As a final step following the analytical work above, a detailed LTS implementation plan was drawn up which would enable the technical content and recommendations to be developed into Jordan’s LTS submission. This included the recommended phasing of activities, necessary steps, key questions, and consultation and technical input needs. This also included high level costing for some key technical components.



The project aimed to provide the government of Jordan with the necessary analysis, guidance and recommendations, and an outline of the steps needed for the country to develop its LTS. Through the desk-based research into good practices and lessons learned, review and synthesis of current and ongoing activities in Jordan, and stakeholder interviews and inputs, the outputs and recommendations were shaped in a way that reflected national needs and priorities, and would also build national capacity in their implementation. The work was presented to the Ministry of Environment and the Ministry is currently taking forward the development of the country’s LTS. 
The framework and approach outlined for the development of Jordan’s LTS was intended to help align the country’s short-term responses to long-term goals, as well as supporting wider climate objectives in the country. In particular, the LTS roadmap process emphasised:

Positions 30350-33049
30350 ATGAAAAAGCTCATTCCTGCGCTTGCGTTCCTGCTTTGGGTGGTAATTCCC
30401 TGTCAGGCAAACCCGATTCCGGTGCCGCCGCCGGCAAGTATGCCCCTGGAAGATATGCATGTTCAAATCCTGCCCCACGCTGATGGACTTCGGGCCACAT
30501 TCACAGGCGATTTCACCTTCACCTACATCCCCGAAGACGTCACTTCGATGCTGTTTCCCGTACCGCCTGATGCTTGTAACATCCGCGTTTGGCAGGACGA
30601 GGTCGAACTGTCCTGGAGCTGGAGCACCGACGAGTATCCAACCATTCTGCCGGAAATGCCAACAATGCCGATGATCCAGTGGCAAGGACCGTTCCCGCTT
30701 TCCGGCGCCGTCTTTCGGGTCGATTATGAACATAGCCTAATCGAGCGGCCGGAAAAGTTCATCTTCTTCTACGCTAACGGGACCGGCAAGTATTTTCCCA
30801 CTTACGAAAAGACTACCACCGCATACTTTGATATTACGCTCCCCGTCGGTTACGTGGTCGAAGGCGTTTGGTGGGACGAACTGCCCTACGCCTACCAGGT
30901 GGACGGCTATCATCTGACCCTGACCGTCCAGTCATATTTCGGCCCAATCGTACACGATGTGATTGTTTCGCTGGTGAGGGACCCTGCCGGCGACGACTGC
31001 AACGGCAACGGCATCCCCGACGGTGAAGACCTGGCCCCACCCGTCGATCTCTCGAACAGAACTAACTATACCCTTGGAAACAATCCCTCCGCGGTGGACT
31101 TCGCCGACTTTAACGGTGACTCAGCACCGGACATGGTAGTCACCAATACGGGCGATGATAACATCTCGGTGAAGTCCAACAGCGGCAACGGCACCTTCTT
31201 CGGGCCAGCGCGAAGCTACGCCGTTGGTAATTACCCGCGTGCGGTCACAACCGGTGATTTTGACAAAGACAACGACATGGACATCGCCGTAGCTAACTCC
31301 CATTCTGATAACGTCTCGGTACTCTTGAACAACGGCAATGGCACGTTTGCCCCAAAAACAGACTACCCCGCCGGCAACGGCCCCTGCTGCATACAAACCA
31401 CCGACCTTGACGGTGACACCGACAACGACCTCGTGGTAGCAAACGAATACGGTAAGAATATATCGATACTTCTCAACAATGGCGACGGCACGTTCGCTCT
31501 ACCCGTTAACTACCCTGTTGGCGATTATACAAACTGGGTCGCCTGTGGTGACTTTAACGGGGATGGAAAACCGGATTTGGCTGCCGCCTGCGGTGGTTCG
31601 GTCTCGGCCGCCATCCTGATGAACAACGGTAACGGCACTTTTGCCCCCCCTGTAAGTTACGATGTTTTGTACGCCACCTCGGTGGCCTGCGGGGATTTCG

• The opportunity to shift decision-making and strategic thinking to the longer-term perspective
  • The importance of putting climate change on the highest political agenda
  • The role of an overarching framework for adoption and mainstreaming of climate priorities across all sectors and strategies and ensuring that near-term actions (such as those in the NDC) are consistent with long-term goals
  • The importance of bringing together existing work on climate change under one banner, helping to demonstrate linkages between sectoral plans, climate policies, NDCs, NAPs, and other long-term priorities.
  • The new economic opportunities that could be unlocked through a comprehensive LTS process, that would better support the transition to a low carbon and resilient society (e.g. avoid making decarbonisation costlier and more difficult over the longer term)


Find out more

Ricardo and COP28

Jordan Developing 2050 Long-term Low-carbon and Climate Resilient Strategy


Jordan’s Nationally Determined Contribution (NDC)

Start and end dates

10/2020 - 03/2021